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Inheriting Madness

Inheriting Madness: Professionalization and Psychiatric Knowledge in Nineteenth-Century France

Ian R. Dowbiggin
Copyright Date: 1991
Pages: 227
https://www.jstor.org/stable/10.1525/j.ctt1ppbdd
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  • Book Info
    Inheriting Madness
    Book Description:

    Historically, one of the recurring arguments in psychiatry has been that heredity is the root cause of mental illness. InInheriting Madness, Ian Dowbiggin traces the rise in popularity of hereditarianism in France during the second half of the nineteenth century to illuminate the nature and evolution of psychiatry during this period. In Dowbiggin's mind, this fondness for hereditarianism stemmed from the need to reconcile two counteracting factors. On the one hand, psychiatrists were attempting to expand their power and privileges by excluding other groups from the treatment of the mentally ill. On the other hand, medicine's failure to effectively diagnose, cure, and understand the causes of madness made it extremely difficult for psychiatrists to justify such an expansion. These two factors, Dowbiggin argues, shaped the way psychiatrists thought about insanity, encouraging them to adopt hereditarian ideas, such as the degeneracy theory, to explain why psychiatry had failed to meet expectations. Hereditarian theories, in turn, provided evidence of the need for psychiatrists to assume more authority, resources, and cultural influence.Inheriting Madnessis a forceful reminder that psychiatric notions are deeply rooted in the social, political, and cultural history of the profession itself. At a time when genetic interpretations of mental disease are again in vogue, Dowbiggin demonstrates that these views are far from unprecedented, and that in fact they share remarkable similarities with earlier theories. A familiarity with the history of the psychiatric profession compels the author to ask whether or not public faith in it is warranted.

    eISBN: 978-0-520-90993-9
    Subjects: History

Table of Contents

  1. Front Matter
    (pp. i-vi)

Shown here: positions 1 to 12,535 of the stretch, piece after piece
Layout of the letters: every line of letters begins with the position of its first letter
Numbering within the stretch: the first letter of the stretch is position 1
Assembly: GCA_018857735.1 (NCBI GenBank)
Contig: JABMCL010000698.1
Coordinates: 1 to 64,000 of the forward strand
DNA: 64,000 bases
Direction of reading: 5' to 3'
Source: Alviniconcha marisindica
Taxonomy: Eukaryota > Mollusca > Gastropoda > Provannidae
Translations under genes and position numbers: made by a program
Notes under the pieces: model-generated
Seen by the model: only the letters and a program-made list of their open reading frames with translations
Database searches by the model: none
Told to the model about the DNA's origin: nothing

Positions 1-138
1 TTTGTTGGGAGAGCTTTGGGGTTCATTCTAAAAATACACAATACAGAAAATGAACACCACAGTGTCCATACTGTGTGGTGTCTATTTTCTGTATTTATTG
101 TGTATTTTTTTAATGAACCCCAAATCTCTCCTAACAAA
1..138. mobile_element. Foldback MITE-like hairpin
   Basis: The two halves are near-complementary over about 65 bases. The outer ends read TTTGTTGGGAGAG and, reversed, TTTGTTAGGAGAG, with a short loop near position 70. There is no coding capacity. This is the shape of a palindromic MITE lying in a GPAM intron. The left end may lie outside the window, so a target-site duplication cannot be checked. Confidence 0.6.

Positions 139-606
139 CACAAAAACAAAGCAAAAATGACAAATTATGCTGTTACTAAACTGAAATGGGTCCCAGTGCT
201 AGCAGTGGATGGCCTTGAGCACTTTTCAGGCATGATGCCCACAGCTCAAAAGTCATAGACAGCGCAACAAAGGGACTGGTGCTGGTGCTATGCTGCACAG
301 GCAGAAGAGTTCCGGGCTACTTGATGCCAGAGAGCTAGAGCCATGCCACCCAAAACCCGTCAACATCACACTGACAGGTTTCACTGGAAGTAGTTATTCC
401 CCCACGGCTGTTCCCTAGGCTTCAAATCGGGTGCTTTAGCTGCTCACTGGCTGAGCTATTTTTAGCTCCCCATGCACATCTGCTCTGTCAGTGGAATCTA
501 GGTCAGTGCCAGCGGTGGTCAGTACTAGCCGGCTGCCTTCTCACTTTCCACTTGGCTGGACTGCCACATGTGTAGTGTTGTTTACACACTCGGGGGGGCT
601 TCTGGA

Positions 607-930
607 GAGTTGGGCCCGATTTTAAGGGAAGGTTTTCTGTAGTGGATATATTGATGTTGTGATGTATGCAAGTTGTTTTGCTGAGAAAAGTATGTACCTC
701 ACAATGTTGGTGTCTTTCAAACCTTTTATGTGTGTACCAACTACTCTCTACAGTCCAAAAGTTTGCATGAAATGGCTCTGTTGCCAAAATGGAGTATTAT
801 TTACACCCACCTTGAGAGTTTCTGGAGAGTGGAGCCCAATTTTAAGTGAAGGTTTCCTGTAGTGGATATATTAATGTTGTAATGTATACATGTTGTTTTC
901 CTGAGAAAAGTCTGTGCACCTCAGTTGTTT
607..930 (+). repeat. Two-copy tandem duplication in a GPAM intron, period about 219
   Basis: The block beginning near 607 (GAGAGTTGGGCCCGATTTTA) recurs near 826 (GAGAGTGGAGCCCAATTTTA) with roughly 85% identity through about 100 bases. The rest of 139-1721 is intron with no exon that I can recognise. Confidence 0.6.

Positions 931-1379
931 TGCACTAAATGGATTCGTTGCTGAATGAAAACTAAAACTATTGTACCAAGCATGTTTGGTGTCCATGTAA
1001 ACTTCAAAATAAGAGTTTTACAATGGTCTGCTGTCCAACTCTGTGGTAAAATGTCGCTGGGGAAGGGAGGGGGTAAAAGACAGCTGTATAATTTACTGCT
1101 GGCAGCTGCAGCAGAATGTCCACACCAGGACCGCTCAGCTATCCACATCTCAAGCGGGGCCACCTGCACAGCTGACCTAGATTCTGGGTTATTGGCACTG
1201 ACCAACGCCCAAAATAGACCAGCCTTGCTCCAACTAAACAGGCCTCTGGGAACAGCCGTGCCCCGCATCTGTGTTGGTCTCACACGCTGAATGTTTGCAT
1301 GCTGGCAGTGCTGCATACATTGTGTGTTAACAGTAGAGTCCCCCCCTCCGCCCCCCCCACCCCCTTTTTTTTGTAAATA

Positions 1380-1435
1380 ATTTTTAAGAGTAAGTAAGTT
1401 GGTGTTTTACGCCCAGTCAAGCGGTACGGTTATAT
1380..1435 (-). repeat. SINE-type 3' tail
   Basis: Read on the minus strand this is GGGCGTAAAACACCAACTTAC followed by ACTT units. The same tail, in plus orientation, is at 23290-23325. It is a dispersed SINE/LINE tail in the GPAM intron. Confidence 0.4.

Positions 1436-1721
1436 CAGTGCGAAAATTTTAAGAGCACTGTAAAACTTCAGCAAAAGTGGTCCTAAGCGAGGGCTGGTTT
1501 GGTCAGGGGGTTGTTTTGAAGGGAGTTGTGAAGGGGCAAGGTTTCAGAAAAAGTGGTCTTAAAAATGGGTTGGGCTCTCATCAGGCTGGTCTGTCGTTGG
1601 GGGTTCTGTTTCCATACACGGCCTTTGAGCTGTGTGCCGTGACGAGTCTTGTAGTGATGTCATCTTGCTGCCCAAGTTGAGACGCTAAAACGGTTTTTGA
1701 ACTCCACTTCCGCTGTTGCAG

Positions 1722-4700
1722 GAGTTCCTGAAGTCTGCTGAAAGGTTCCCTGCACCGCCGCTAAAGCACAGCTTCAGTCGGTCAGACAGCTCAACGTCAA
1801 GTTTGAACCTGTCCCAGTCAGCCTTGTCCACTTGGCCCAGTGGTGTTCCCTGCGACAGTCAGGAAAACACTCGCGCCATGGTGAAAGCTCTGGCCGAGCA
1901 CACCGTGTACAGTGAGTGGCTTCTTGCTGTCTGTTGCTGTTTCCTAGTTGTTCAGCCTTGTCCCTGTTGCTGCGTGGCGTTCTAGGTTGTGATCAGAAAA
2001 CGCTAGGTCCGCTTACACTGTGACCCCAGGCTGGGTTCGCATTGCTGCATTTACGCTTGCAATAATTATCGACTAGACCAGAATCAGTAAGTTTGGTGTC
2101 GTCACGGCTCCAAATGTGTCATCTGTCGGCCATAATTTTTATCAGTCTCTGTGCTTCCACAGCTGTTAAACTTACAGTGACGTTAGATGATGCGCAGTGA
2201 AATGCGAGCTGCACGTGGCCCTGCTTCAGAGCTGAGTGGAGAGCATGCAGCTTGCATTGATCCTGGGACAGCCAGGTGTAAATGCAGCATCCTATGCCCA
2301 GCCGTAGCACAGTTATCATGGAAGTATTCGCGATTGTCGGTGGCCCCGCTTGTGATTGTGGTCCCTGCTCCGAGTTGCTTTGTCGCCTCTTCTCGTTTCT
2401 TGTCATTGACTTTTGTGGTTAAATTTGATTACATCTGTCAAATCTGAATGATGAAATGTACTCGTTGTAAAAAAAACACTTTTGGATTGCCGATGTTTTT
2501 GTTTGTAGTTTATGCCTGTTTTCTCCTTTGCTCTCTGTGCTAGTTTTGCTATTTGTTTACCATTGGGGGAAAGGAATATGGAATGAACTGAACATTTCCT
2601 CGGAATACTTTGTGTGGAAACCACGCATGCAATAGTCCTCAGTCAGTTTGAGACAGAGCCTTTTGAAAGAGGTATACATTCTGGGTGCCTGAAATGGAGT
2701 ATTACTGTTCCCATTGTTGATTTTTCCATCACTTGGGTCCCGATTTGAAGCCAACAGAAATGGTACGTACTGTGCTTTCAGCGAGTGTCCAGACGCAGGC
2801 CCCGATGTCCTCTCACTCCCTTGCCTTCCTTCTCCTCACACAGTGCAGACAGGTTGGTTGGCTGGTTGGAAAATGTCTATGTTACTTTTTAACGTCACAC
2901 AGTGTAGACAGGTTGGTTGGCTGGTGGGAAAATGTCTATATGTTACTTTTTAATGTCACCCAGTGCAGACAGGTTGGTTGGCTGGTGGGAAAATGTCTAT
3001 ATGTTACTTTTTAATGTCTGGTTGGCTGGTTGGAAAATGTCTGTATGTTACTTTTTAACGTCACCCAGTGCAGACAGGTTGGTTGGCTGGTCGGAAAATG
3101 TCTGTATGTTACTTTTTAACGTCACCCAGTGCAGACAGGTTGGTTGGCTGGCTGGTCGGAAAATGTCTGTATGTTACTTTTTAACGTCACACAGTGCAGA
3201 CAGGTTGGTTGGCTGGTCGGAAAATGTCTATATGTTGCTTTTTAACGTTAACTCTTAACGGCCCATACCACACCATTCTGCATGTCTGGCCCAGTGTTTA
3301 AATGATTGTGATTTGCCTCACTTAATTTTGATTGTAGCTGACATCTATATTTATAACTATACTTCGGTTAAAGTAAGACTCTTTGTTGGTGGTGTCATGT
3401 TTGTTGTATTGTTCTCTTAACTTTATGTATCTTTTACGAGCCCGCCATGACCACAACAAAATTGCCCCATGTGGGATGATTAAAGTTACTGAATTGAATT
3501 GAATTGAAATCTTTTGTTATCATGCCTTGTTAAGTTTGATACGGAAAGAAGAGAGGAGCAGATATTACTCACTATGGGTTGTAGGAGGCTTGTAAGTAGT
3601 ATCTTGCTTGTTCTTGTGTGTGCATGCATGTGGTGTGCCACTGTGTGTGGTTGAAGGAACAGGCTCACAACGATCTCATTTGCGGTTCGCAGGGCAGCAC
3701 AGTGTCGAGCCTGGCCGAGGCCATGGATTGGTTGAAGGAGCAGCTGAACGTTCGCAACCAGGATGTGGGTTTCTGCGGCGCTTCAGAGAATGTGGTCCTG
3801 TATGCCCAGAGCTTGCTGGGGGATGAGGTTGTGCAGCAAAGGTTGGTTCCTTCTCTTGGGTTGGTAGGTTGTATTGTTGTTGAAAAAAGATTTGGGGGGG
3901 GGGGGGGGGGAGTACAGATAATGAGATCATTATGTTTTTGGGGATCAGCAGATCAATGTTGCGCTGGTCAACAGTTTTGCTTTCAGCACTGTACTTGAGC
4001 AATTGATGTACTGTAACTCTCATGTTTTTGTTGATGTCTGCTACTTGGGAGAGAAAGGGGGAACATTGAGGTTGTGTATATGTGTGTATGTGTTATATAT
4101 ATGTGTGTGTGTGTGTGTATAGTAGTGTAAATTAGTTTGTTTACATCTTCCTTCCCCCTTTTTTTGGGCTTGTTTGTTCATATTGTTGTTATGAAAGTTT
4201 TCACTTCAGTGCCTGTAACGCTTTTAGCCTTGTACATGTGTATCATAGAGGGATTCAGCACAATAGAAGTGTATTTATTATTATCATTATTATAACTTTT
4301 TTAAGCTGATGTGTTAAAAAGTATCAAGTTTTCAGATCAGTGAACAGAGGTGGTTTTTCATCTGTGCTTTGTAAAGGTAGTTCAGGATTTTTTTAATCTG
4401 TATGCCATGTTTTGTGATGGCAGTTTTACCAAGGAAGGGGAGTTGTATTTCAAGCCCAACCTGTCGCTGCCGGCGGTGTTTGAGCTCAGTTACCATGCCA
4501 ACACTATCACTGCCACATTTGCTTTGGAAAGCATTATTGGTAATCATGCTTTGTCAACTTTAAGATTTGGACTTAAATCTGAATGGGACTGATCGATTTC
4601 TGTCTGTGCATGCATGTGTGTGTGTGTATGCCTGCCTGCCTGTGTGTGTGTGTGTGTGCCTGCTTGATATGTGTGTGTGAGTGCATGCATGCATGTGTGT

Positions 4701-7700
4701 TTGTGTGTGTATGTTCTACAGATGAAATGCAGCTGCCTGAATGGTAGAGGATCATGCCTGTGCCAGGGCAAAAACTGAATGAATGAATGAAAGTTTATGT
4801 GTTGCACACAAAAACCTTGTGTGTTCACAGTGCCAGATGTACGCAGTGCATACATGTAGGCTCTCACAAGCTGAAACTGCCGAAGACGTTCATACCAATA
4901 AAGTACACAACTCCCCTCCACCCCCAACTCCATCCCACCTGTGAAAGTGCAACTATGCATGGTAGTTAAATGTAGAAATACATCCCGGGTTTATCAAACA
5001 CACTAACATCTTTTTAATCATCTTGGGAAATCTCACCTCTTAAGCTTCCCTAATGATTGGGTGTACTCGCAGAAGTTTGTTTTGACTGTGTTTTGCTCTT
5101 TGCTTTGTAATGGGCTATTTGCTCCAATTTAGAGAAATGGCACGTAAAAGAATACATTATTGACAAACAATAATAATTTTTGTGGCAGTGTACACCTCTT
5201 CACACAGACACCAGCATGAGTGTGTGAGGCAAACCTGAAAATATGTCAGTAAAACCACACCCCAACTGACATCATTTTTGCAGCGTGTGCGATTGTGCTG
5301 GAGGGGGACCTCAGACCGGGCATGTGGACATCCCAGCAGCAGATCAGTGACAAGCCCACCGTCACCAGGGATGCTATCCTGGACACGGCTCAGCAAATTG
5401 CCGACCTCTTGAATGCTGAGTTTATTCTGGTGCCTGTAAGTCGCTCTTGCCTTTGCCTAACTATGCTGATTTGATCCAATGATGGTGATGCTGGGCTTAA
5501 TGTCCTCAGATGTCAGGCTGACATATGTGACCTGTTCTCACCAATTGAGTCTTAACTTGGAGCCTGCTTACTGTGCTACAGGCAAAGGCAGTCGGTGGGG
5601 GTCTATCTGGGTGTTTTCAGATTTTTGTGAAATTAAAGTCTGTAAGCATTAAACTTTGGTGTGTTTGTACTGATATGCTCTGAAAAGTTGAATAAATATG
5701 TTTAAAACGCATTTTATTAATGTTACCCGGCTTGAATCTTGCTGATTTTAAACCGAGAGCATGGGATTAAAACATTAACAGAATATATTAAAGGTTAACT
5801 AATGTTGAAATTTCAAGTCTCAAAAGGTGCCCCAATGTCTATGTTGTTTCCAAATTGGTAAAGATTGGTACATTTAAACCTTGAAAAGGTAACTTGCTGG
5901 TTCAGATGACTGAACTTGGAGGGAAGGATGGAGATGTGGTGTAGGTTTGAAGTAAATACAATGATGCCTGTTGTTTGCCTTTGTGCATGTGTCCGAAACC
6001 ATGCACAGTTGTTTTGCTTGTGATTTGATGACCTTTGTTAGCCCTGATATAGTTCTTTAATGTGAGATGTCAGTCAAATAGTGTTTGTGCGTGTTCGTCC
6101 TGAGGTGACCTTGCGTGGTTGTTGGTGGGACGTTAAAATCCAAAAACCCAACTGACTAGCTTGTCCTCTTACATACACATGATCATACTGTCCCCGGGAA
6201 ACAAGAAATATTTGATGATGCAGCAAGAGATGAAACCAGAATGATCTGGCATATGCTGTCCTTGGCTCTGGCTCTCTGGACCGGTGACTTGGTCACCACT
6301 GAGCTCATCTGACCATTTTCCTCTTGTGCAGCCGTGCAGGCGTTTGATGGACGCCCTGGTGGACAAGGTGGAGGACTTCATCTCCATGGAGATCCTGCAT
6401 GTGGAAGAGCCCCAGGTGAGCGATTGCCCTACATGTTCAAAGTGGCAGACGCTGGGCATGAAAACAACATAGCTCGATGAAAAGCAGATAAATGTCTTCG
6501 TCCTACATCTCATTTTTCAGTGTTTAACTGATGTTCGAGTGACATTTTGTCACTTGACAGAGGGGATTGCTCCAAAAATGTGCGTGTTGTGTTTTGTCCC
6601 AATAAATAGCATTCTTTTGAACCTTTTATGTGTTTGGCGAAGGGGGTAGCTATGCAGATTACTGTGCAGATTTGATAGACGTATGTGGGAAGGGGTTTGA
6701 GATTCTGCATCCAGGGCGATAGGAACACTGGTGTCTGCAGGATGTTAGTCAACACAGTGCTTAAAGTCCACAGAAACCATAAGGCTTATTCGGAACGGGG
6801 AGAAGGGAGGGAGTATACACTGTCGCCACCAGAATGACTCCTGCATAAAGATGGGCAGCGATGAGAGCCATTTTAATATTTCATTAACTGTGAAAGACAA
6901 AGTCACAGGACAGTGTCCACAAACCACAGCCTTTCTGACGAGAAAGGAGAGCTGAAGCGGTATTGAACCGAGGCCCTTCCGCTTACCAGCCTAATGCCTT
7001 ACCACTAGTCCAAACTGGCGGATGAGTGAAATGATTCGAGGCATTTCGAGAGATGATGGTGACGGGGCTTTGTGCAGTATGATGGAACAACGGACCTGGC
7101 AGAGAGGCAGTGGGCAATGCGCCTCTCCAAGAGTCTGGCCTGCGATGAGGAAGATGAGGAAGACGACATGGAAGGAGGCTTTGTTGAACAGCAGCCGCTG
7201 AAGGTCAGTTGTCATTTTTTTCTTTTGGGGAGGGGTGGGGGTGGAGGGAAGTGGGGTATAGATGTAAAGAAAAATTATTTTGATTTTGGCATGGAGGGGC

2. Table of Contents
    (pp. vii-viii)
  3. Acknowledgments
    (pp. ix-x)
  4. Introduction
    (pp. 1-10)

    If cancer is arguably the disease of the twentieth century, then it is equally arguable that mental illness was the disease of the nineteenth century. Or so thought the French republican deputy Léon Gambetta. Speaking before theCorps législatifon 21 March 1870, Gambetta claimed that public concern over the rising number of hospitalized lunatics and the incapacity of asylum psychiatrists to tame insanity was mounting “to the point,” he stressed, “where madness seems to be the disease of the century.”¹ Gambetta may not have been far wrong. Like cancer in this century,² mental illness in the nineteenth century sparked...

  5. Chapter One The State of Psychiatric Practice and Knowledge in the Nineteenth Century
    (pp. 11-37)

    In its efforts to improve its professional standing in the early nineteenth century, French psychiatry encountered two major difficulties. In 1838 the French state gave alienists important privileges to treat the insane in public asylums. Yet at roughly the same time, the growing failure of psychiatrists to cure their patients under the conditions of hospital medicine was becoming glaringly obvious. This therapeutic failure placed great pressure on psychiatrists to demonstrate their special knowledge of insanity’s causes, symptoms, and underlying organic pathology, and here too their shortcomings were evident. The stakes for psychiatrists were high because unless they could prove they...

  6. Chapter Two François Leuret and Medical Opposition to Moral Treatment, 1835–1850
    (pp. 38-53)

    The gaps in French psychiatric knowledge at midcentury left alienists vulnerable to clerical allegations that medicine did not deserve exclusive rights to the institutional treatment and care of the insane. Particularly upsetting to many psychiatrists was that the Catholic Church’s belief that insanity warranted moral therapies appeared to be vindicated by some alienists, principally François Leuret (1797–1851). Largely because of Leuret’s efforts in the 1830s and 1840s, there was renewed interest in moral treatment, an approach to madness that advocated primarily psychological methods of therapy such as reasoning, kindness, and persuasion. However, moral treatment also called into question the...

  7. Chapter Three Jacques Moreau de Tours and the Crisis of Somaticism in French Psychiatry, 1840–1860
    (pp. 54-75)